Federal Judge Temporarily Blocks Georgia’s Restrictive Abortion Law

Georgia’s Republican Gov. Brian Kemp, center, signs legislation in Atlanta, banning abortions once a fetal heartbeat can be detected. A federal judge Tuesday temporarily blocked the law from going into effect. (Bob Andres/AP)

A federal judge temporarily blocked Georgia’s restrictive abortion law that was set to be implemented in the new year, the Associated Press reports. U.S. District Judge Steve Jones ruled that the current laws governing abortion will remain in place for the time being while a constitutional challenge to the law—filed by the American Civil Liberties Union, Planned Parenthood, and the Center for Reproductive Rights earlier this year–continues to proceed. Earlier this year, Gov. Brian Kemp signed a law that would ban abortions in the state if they occurred after a fetal heartbeat was detected—which often occurs at eight weeks, before many women know they are expecting. It was scheduled to take effect on Jan. 1. “Despite today’s outcome, we remain confident in our position,” a Kemp spokeswoman told the AP. “We will continue to fight for the unborn and work to ensure that all Georgians have the opportunity to live, grow, and prosper.”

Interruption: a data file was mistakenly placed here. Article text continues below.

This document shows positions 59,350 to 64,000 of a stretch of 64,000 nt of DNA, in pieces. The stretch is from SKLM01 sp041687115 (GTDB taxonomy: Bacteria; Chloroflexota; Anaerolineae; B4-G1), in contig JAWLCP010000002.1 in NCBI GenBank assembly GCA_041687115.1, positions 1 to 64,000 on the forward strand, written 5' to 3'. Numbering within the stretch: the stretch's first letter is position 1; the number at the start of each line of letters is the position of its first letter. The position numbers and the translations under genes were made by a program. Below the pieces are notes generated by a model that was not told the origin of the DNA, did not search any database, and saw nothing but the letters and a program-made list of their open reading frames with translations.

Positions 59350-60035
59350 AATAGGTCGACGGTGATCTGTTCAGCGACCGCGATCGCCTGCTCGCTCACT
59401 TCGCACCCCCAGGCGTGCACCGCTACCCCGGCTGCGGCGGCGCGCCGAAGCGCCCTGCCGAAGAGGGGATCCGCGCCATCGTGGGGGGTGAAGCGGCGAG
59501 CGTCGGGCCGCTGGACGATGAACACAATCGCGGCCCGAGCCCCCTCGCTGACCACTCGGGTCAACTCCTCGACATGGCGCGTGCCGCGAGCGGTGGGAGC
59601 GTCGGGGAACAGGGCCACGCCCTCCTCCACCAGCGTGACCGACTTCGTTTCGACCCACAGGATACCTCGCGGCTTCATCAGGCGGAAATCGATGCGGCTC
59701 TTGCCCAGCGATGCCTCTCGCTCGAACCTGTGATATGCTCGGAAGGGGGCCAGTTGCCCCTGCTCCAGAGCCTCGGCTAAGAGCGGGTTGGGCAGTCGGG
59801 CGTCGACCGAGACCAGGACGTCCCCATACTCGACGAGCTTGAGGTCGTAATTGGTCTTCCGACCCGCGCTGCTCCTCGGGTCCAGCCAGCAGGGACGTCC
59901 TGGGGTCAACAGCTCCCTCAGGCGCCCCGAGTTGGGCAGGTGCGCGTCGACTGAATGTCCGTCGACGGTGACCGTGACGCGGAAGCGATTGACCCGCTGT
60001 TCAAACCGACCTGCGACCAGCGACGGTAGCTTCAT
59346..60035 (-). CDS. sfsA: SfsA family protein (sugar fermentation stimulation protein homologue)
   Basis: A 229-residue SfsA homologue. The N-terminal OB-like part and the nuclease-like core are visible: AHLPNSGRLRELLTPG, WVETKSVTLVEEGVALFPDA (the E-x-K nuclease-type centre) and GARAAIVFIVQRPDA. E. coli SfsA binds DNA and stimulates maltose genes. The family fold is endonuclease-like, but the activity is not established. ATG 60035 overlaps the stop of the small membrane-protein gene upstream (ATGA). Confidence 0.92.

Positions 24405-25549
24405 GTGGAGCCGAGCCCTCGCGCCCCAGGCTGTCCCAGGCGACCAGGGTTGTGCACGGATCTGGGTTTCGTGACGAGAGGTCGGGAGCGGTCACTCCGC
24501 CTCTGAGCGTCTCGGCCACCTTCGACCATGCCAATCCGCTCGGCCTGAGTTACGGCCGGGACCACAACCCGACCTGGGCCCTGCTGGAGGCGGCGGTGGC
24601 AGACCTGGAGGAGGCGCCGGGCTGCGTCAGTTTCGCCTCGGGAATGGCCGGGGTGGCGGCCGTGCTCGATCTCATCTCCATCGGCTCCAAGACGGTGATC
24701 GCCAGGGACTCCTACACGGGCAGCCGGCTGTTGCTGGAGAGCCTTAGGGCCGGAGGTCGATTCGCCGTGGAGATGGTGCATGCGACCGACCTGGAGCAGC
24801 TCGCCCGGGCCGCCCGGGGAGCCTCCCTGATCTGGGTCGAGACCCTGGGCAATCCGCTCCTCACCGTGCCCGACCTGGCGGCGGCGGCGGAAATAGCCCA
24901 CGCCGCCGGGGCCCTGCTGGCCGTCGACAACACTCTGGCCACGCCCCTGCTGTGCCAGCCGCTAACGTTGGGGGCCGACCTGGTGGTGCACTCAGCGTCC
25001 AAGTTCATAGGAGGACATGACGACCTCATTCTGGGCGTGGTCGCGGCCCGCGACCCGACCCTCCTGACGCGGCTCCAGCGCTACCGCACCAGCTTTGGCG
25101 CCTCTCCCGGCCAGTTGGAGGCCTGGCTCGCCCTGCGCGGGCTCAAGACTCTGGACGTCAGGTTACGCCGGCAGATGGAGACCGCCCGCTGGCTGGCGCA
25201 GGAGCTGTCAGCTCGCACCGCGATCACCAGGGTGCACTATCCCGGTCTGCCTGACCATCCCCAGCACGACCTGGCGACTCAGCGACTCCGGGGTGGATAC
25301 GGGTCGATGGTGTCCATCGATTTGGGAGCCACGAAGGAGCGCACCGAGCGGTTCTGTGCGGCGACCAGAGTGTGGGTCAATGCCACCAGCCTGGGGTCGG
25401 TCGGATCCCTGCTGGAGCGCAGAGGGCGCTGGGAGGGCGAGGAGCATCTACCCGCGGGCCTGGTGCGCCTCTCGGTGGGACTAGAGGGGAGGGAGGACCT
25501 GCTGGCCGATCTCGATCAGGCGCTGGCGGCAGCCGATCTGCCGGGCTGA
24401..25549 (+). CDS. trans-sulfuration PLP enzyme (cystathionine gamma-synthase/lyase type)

Read it at Associated Press>

SOURCE: Cheat Sheet – Julia Arciga